San Francisco Giants oppose St. Louis Cardinals in National League Championship Series
By Mark ONeill
The San Francisco Giants will meet the St. Louis Cardinals in the National League Championship Series, beginning Saturday night in St. Louis, in a rematch of the same two teams that battled it out in 2012. In that series San Francisco came back from a three-games-to-one deficit, to win the right to advance to the world series against the Detroit Tigers. The Orange and Black swept Detroit.
The Cards’ roster, fortified with experienced members from the past two playoff runs, is similar to the Giants, in that the emphasis is strongly on talent developed within the organization. St. Louis leads the National League in this category, with seventeen players being home-grown; San Francisco is fourth, with twelve.
The Giants took four of the seven games between the two teams this season, outscoring the Cards 30-20. As is so frequently the case, the Giants took three out of four in St. Louis at the very end of May, and then dropped the series at AT&T Park, two games to one, a month later.
Coincidentally, the first series occurred just as San Francisco was peaking in that red-hot stretch, which saw them win 21 of their first 42 games, whereas the second took place exactly one month later, in the middle of the Giants’ precipitous free-fall from the top echelon, to the number ten seed in the playoffs.
At the start of the second series, the Cards were 44-39, six-and-a-half games behind the Milwaukee Brewers in the Central Division, while the Giants were 46-36, one-half game behind the Los Angeles Dodgers. Ending the season at 90-72 means that the Cards finished up at 46-33; San Francisco closed out at 88-74, meaning they won 42 and dropped 38 over the rest of the season.
It’s been a wild first half, but the San Francisco Giants enter the second half only one game out in the NL West. Photo Credit: Cary Edmondson-USA TODAY Sports
St. Louis therefore entered the postseason, having played at a considerably higher level of play after the second series, than the Giants: thirteen games above the .500 mark, compared to four games above for the Giants. That being said, both teams, unlike the teams with the best records in baseball, who cruised the last several weeks of the season, had to claw and scratch their way prior to the start of the postseason.
St. Louis had the Pittsburgh Pirates pursuing them, finishing just two games in front of the Bucs. The Giants made a fine late-season rush at the Dodgers, but played the pitching-rich San Diego Padres, seven of the last ten games of the season. The Padres took three out of four at home, and one of the three in San Francisco, to take the series, and the Giants ended up six games back of the Dodgers.
The first of the seven meetings between the Giants and the Cardinals was an epic clash between the two teams which had claimed the pennant, the previous four seasons. Michael Morse went 2-4 with a homer and 3 RBIs; Pablo Sandoval also homered, his RBI extending his streak of games, with at least one RBI, to nine.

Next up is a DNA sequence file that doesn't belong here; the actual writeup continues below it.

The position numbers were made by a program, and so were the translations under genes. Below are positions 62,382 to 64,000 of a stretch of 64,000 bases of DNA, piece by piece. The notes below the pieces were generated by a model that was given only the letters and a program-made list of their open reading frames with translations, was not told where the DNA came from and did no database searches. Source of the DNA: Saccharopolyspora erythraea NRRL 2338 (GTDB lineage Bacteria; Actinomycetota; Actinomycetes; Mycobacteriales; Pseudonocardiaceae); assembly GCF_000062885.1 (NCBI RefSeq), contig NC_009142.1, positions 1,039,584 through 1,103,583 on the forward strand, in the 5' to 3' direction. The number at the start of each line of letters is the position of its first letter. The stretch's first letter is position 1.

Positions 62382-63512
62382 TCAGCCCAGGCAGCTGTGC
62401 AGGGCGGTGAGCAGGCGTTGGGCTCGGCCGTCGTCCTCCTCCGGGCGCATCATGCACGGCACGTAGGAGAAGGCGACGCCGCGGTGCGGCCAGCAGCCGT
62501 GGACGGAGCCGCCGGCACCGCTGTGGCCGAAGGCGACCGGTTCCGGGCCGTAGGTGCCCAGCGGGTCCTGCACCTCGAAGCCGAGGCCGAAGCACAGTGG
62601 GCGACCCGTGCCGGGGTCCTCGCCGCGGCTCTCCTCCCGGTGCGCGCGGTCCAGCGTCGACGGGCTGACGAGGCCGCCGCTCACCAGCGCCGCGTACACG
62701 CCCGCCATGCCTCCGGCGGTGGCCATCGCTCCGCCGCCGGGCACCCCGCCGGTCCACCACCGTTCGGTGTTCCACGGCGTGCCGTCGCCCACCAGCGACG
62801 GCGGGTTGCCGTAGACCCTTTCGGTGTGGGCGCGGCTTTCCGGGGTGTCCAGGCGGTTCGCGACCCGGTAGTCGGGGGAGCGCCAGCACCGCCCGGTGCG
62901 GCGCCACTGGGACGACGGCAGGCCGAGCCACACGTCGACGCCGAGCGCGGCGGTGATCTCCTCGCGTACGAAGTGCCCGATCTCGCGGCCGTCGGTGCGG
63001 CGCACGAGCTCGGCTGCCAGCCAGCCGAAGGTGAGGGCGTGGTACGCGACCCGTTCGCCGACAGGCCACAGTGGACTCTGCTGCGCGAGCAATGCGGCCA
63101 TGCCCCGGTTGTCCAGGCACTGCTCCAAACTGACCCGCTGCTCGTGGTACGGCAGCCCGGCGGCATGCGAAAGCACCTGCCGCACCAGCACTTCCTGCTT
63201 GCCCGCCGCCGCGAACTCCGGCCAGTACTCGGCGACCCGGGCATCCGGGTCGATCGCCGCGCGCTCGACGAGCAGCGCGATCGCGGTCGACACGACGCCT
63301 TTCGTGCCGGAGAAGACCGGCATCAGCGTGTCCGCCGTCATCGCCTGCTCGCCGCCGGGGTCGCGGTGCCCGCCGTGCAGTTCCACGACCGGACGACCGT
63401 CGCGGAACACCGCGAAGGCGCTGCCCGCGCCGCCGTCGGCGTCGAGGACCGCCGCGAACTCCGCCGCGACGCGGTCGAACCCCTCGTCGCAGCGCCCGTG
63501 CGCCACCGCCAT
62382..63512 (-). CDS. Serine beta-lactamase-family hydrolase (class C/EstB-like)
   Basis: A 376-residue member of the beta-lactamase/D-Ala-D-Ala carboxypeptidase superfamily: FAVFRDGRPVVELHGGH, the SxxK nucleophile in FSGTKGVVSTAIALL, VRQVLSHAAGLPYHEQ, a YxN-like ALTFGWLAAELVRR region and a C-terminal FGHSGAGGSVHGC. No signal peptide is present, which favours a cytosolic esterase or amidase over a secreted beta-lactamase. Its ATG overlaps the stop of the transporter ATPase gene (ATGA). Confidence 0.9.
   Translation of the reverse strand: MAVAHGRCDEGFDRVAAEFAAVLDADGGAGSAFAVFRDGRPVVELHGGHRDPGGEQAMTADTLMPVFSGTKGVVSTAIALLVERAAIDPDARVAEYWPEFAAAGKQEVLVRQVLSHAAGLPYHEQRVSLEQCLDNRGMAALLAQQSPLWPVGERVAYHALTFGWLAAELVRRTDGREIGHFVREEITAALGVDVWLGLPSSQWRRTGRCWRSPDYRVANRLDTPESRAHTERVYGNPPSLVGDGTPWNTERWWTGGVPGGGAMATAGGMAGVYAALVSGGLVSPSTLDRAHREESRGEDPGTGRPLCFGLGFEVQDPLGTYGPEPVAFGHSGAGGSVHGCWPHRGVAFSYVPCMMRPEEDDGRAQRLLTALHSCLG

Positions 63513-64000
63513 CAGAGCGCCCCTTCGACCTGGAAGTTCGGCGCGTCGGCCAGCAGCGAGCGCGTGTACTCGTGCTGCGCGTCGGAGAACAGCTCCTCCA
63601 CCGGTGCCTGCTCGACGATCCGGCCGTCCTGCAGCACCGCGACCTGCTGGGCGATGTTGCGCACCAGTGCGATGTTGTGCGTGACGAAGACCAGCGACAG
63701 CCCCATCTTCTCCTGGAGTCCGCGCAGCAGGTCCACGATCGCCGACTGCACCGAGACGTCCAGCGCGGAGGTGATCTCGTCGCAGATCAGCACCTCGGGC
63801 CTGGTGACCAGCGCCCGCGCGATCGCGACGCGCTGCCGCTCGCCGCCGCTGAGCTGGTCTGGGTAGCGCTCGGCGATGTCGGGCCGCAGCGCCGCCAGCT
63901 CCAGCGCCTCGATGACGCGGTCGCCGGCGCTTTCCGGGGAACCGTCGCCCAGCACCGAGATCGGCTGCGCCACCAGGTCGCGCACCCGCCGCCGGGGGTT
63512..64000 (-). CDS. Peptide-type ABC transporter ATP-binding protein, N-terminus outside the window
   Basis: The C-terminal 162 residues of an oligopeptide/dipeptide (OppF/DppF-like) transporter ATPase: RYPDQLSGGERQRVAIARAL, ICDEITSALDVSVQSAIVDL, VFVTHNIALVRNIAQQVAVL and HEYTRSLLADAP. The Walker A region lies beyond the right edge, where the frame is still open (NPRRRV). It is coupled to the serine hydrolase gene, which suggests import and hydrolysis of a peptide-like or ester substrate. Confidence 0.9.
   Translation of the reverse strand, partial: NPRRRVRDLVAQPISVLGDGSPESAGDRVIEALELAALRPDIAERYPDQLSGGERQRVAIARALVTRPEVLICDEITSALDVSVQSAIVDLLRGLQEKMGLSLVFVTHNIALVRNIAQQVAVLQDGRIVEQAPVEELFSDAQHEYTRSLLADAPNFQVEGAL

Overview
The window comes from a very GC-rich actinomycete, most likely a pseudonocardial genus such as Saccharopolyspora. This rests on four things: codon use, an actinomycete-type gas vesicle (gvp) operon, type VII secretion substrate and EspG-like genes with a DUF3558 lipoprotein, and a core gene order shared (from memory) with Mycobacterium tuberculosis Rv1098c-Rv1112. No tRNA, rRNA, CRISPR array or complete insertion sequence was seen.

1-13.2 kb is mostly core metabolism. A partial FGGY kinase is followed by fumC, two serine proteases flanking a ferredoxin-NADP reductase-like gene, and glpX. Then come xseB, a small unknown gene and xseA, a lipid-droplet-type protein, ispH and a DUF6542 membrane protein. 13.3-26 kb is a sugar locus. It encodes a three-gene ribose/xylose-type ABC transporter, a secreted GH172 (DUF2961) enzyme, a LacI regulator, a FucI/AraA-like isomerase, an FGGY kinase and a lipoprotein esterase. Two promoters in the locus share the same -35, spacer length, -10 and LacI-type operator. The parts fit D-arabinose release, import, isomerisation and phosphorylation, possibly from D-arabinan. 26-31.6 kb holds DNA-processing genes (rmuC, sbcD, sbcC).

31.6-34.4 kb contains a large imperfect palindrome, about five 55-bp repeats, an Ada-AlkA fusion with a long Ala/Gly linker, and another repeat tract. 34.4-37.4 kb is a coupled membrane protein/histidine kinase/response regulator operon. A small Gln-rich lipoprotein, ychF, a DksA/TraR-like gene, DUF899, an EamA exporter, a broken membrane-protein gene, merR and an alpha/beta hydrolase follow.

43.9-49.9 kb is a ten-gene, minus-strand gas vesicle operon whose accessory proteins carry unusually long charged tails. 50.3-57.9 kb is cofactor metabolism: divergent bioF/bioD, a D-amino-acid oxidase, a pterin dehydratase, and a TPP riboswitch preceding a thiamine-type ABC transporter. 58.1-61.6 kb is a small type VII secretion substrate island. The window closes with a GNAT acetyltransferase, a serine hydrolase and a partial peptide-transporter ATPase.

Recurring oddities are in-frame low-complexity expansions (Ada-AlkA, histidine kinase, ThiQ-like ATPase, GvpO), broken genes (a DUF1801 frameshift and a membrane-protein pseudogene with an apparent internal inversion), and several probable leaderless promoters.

The lead changed hands three times, at one point it was tied, and the Cards eked out one final run in the ninth inning, before leaving two runners on base, representing the tying and winning runs. The Giants won the contest 6-5.
From what they have demonstrated in the playoffs so far, these two teams will play cutthroat ball to claim the pennant.
these two teams will deal cutthroat ball to one another, and the winner will go on to the Big Show.
The winner will move on to play the victor in the matchup between the Kansas City Royals and the Baltimore Orioles, with the American League having the home-field advantage.
The series pits two postseason masters, Bruce Bochy, with six playoff runs under his belt, seven including the present one, against Mike Matheny, with three postseason appearances, including the current run. Despite being the junior of the two in terms of years, Mike Matheny is already a grizzled playoff veteran, having taken his team to the NLCS his first three years as manager. He lost to the Giants in 2012, beat the Dodgers last season, losing to Boston in the world series, and opposes Bruce Bochy again this year.
Bochy took the San Diego Padres to the playoffs in 1996, 1998, 2005, and 2006, winning the National League Pennant in 1998, but losing the world series to the New York Yankees in four games. He led the Giants to world championships in 2010 and 2012.
Oct 27, 2013; St. Louis, MO, USA; St. Louis Cardinals catcher Yadier Molina (4) cannot throw out Boston Red Sox first baseman David Ortiz (not pictured) at first base during the third inning of game four of the MLB baseball World Series at Busch Stadium. Mandatory Credit: Jeff Curry-USA TODAY Sports
Whether you discuss the Cards’ Yadier Molina, Adam Wainwright, Matt Holliday, or the sizzling Matt Carpenter, St. Louis radiates confidence and tenacity. Win or lose, they will provide excellent pitching, clutch hitting and strategic managerial moves, not to mention a superior brand of entertainment.
The Giants counter with Buster Posey, Madison Bumgarner, Hunter Pence, and Pablo Sandoval, veterans all, of the 2012 successful campaign, with Buster, MadBum and The Panda having also played in 2010, when San Francisco won the first world series since moving to the Bay Area in 1958.
Now Bruce Bochy leads his team into the NLCS against Mike Matheny, with the Cardinals having the home field advantage. Once again the Giants are not favored to win, but as recent history strongly suggests, it’s a well-known and comfortable spot for them to be in.
Would you rather it were any other way?
oMay 25, 2014; San Francisco, CA, USA; San Francisco Giants infielder Pablo Sandoval (48) celebrates with teammates after the Giants defeated the Minnesota Twins 8-1 at AT&T Park. Mandatory Credit: Cary Edmondson-USA TODAY Sports